I like the raven in theory. He does something really helpful in making an impassible path usable. Or he lets you draw extra cards. However, we almost never use him! If those gems weren’t worth points at the end of the game, he’d be used often. But rarely is he an essential part of the plan, usually only coming into play to pull off a big move late in the game that is going to earn more points than the player is losing by using that token.

 I am all for clever flavor text. In fact, I absolutely LOVE the flavor text in this game. However, there is nothing to evoke the fun of the text on those cards. No special art or meaning, just the text on the cards at the bottom. And do you know what that means? It often goes unread and unnoticed. I understand the reasoning for the cards having no special art. But I think it was a missed opportunity here to add immersion that complements that flavor text.

 Player elimination is never a good thing in a game. This has a similar vibe, in that if a player cannot make a play on their turn they have to reveal their hand and pass. This removes them from the game, and the other player can keep on going until the game ends by either depleting the draw deck, placing the 18th land card, or passing as well. Should there be a penalty for painting yourself into a corner? Sure. Watching your opponent potentially play for 5+ more rounds with no pressure on the game ending is not the ideal punishment.

Final Thoughts

When I was at Gen Con this year, the Eagle-Gryphon booth was on my short list of stops that I had to make before I left, and it earned that for two reasons: I wanted to see Vital Lacerda’s Escape Plan and demo it if possible (I saw it, but they didn’t run demos) and to pick up Fantastiqa if it was there. The wonderful Mina’s Fresh Cardboard reviewed it so long ago and I fell in love with the game’s artwork, mechanics, theme, and literary inspirations. I hadn’t played it yet, but on the strength of her review I was ready to purchase that game with my very limited spending budget. Sadly, they did not have any copies of that game.

Happily, they had this there and I picked it up instead.

This game has served as my introduction to Alf Seegert as a designer, and it was a pleasant one. The game is simple at its heart, yet how everything flows together makes it as beautiful to experience as the art on the cards. Like Hanamikoji, the core of how to play is simple and it gets the weight, and depth, through the interactions and the strategy within the game. The star of the show, of course, is the clever way cards are discarded after spending them to explore – that in itself makes this game one I love to play because it makes you pay attention to what our opponent might need before you use a card. The last thing you want to see is them drawing turn after turn from that discard pile you’ve been fueling.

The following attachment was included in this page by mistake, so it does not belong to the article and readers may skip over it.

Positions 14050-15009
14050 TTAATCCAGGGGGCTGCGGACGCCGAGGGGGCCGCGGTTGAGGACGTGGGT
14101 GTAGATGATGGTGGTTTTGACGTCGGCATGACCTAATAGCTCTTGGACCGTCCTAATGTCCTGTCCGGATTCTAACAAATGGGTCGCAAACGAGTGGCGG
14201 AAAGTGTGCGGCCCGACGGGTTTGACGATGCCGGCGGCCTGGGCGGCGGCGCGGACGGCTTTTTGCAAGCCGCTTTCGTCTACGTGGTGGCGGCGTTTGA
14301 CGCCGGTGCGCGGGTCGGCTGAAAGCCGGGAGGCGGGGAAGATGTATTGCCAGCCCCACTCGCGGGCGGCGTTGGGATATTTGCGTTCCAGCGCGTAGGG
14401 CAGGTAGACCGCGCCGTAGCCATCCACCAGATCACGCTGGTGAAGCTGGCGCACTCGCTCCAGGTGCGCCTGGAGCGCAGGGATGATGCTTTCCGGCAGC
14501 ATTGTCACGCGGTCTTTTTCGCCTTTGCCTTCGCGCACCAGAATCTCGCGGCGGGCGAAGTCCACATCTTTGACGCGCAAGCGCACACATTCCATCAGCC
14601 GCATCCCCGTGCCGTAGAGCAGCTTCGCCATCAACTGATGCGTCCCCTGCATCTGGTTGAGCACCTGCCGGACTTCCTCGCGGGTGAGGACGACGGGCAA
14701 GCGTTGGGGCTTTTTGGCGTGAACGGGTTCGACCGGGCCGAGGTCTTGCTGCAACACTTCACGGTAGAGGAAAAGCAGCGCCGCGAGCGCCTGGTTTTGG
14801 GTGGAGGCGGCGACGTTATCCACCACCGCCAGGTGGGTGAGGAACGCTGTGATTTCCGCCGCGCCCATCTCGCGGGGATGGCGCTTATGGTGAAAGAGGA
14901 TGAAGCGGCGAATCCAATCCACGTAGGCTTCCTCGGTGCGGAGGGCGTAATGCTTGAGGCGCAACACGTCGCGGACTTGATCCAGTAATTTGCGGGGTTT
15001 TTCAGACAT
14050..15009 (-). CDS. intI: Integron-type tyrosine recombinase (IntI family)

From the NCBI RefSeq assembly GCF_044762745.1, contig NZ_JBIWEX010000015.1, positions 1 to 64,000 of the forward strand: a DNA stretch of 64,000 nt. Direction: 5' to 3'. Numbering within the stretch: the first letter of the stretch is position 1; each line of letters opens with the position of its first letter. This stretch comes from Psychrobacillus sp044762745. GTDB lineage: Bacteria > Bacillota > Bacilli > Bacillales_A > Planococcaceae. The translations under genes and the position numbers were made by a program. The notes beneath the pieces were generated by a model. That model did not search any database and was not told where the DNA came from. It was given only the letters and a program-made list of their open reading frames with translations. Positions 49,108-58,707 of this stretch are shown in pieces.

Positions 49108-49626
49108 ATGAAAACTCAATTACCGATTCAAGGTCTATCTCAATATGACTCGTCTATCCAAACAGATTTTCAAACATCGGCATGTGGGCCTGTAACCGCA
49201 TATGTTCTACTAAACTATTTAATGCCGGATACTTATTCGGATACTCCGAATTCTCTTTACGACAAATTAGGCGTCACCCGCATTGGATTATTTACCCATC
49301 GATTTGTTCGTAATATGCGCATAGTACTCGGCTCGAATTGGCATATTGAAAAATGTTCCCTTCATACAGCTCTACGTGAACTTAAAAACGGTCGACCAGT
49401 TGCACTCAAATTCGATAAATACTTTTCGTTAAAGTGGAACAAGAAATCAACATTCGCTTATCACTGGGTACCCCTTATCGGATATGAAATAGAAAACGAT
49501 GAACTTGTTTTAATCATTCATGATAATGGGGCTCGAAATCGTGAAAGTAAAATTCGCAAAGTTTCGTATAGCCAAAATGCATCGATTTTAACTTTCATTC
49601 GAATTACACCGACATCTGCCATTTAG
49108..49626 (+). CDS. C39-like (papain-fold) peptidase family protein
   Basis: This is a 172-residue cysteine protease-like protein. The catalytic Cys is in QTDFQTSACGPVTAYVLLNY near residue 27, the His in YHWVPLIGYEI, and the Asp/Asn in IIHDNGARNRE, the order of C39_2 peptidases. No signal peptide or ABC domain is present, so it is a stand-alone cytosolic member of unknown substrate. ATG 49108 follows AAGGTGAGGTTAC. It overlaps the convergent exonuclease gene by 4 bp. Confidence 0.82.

Which then ties into the Adventuring portion of the game, being one of the two actions you can take on your turn. You can explore as many unexplored cards as you are able to on your turn, so long as you do not double back to the same card. But wait, there’s mountains blocking your path across some of the board. Oh, and those cards you use go to your opponent’s discard pile. But there’s also tokens you collect via exploring (some of which can be used in place of a card for exploring), and a lot of the scoring centers around explored cards. So suddenly those cards in your hand have two purposes: the number or the terrain type.

And those are just a few of the layers of this onion you get to peel away, delightfully, as you play this game. Because there is rarely an easy, obvious decision to make. Every move can and should be considered carefully because it can have some lasting effects later in the game. Which leads me to one of my only concerns: a player prone to severe analysis paralysis might find this to make their brain explode in the same way it might while playing Hanamikoji. Those simple decisions are rarely able to reveal the perfect moves to make, and a person who needs to make THE optimal move every turn could stall out for long periods of time while trying to decipher what is that optimal move.

But for gamers like us, who play for fun and who enjoy those challenging decisions but rarely let them force us into long delays of quiet contemplation, this game will definitely deliver a delightful blend of tactical and strategic decisions within clever, yet simple, gameplay. I am always eager to play this game again, to add in some new cards that will affect the gameplay, and ultimately to pick up the small expansion and see how it alters the overall experience in this tiny box of fun.